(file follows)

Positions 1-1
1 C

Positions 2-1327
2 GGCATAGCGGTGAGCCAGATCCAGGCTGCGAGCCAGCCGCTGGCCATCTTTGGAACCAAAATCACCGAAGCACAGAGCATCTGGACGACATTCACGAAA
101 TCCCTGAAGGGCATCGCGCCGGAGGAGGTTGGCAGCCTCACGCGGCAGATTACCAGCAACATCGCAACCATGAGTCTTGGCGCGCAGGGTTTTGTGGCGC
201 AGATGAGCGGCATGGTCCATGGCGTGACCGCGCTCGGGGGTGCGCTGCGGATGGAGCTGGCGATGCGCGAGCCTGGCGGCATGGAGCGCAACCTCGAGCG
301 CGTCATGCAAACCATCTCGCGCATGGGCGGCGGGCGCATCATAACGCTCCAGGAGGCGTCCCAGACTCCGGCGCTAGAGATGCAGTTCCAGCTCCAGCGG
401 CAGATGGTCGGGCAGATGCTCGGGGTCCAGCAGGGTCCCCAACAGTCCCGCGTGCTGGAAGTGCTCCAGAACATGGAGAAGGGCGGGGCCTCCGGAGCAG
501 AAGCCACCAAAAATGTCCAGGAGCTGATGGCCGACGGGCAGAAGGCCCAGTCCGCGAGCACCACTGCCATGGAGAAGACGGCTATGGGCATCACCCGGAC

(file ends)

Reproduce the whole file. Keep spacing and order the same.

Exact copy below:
Positions 1-1
1 C

Positions 2-1327
2 GGCATAGCGGTGAGCCAGATCCAGGCTGCGAGCCAGCCGCTGGCCATCTTTGGAACCAAAATCACCGAAGCACAGAGCATCTGGACGACATTCACGAAA
101 TCCCTGAAGGGCATCGCGCCGGAGGAGGTTGGCAGCCTCACGCGGCAGATTACCAGCAACATCGCAACCATGAGTCTTGGCGCGCAGGGTTTTGTGGCGC
201 AGATGAGCGGCATGGTCCATGGCGTGACCGCGCTCGGGGGTGCGCTGCGGATGGAGCTGGCGATGCGCGAGCCTGGCGGCATGGAGCGCAACCTCGAGCG
301 CGTCATGCAAACCATCTCGCGCATGGGCGGCGGGCGCATCATAACGCTCCAGGAGGCGTCCCAGACTCCGGCGCTAGAGATGCAGTTCCAGCTCCAGCGG
401 CAGATGGTCGGGCAGATGCTCGGGGTCCAGCAGGGTCCCCAACAGTCCCGCGTGCTGGAAGTGCTCCAGAACATGGAGAAGGGCGGGGCCTCCGGAGCAG
501 AAGCCACCAAAAATGTCCAGGAGCTGATGGCCGACGGGCAGAAGGCCCAGTCCGCGAGCACCACTGCCATGGAGAAGACGGCTATGGGCATCACCCGGAC